It’s also the time when smart recruiters forensically analyse their successes, and failures, from the previous 12 months and look for ways to improve their performance in the coming year.
We asked experienced leader and recruiter Mark Nielsen, Chief Executive Officer (Asia-Pacific) of Talent to provide some shortcuts to help recruiters put their best foot forward in 2018.
Use your intelligence wisely
Information is power when you want to stay ahead of the pack. Nielsen describes how his agency cultivates a culture of sustained market intelligence – and uses that information to create a razor sharp competitive edge.
“At Talent we have more than 200,000 candidates and we have mapped most of our clients by industry,” says Nielsen. “All of our account managers are aware of who is in the market, who is in posts, and exactly who to approach. This enables us to quickly put a shortlist together and target those candidates directly.”
Apply reality checks regularly
Not finding the candidate you want is a recruiter’s greatest disappointment, yet many continue to make this outcome inevitable by including requirements in their job ads that are virtually impossible to meet. Nielsen’s advice for them is simple – it’s time to get real.
“Make sure your job ad is realistic,” he says. “If it includes 25 ‘requirements’ when only four or five of those are essential, you need to be clear about that, otherwise you’re setting yourself up to fail.”
Simpler is usually smarter
It’s basic human nature to measure the effort required to complete any task against the potential reward, and to opt out if we don’t like the odds. If a candidate has to write a new CV for every interview then your system is too hard - and this means you’re losing good people before you even start.
“Your processes must be as simple as possible,” says Nielsen. “A click-through to the candidate data saved on your system should be enough for initial shortlisting. You can go for an updated CV for the second round.”
Match make like you mean it
In many ways, matching clients and candidates is like setting up blind dates. If it’s going to work out, both parties need to have more in common than just sharing some of the same hobbies. According to Nielsen, ensuring personality and cultural fit should be top priorities for all recruiters.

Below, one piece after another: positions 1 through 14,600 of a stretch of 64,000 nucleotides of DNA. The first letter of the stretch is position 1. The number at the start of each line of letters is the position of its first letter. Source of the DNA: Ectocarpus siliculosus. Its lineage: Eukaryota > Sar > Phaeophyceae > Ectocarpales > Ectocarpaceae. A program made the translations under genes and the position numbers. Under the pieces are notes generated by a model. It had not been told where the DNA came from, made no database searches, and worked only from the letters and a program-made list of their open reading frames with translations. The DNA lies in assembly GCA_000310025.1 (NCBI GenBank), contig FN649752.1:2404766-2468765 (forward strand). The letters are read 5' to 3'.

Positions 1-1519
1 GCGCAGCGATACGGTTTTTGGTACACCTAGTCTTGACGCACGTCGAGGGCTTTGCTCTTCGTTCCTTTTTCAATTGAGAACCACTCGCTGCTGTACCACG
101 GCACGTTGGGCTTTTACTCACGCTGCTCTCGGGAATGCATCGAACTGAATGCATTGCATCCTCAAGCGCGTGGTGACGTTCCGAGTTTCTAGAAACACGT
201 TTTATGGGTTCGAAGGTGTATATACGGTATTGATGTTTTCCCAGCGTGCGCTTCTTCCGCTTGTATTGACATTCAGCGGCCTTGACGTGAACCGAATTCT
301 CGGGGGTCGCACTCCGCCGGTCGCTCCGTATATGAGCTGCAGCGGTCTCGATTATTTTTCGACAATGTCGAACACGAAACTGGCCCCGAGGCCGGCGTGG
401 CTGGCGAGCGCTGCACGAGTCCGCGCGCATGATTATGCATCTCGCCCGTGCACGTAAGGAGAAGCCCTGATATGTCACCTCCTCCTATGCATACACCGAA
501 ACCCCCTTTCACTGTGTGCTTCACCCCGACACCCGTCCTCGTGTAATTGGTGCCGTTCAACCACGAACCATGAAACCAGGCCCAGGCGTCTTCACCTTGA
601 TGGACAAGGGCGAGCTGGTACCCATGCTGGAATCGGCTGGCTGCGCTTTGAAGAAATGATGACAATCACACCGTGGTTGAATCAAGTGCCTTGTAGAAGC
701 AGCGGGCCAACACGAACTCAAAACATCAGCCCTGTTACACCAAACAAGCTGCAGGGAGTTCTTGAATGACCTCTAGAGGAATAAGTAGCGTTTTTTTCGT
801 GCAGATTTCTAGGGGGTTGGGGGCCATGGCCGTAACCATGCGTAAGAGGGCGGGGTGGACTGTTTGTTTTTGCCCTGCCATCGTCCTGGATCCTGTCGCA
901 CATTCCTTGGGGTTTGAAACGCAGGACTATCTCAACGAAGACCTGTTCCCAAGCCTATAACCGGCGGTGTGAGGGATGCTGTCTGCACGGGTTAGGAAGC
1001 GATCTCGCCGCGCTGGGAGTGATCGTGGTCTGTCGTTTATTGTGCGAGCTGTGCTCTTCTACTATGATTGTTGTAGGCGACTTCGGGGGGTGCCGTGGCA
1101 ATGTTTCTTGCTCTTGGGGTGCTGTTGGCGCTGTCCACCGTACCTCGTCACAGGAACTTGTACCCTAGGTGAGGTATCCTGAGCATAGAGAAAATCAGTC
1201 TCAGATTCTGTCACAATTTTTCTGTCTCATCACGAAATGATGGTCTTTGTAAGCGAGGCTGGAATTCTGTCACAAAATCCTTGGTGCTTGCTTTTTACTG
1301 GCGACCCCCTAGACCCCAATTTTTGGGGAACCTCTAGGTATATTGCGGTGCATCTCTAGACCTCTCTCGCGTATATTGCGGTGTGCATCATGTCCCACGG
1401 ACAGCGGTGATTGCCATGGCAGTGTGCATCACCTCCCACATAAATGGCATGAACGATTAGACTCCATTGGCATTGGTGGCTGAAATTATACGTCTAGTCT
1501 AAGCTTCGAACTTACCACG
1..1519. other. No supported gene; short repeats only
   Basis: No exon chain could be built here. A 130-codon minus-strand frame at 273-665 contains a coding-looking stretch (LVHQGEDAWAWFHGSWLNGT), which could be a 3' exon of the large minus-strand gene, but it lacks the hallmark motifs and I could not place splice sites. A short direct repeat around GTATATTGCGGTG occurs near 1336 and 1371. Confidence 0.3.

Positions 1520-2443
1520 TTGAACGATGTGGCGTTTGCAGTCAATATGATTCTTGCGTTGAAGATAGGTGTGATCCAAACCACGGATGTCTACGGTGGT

“Get to know your candidates well, don’t just rely on CVs,” he says. “If a role requires a lot of independent decision making and for the candidate to choose their own priorities, yet your candidate is very structured and likes direction, then it’s probably not going to work out, and you need to know these things.”
Experience is everything
In this case, Nielsen isn’t referring to work experience, but the experience recruiters provide to their candidates. It should be excellent at every point, he says, from the moment their CV lands on your desk, until the moment you place them. If you’re lucky, you’ll even get to provide excellent experiences after that, when they come to you for candidates of their own.
“This commences from when they send in their CV or approach you,” he says.
“Their experience should be fast, slick and professional. We judge candidates all the time based upon things like how they present themselves, their CVs and their timing for interviews. We should apply the same standards to ourselves. Everything we promise we should deliver – meetings, contracts, when and how much they get paid. The entire experience should be seamless.”
Talent International was the 2017 winner of the SEEK Annual Recruitment Awards (SARA) Large Recruitment Agency of the Year category.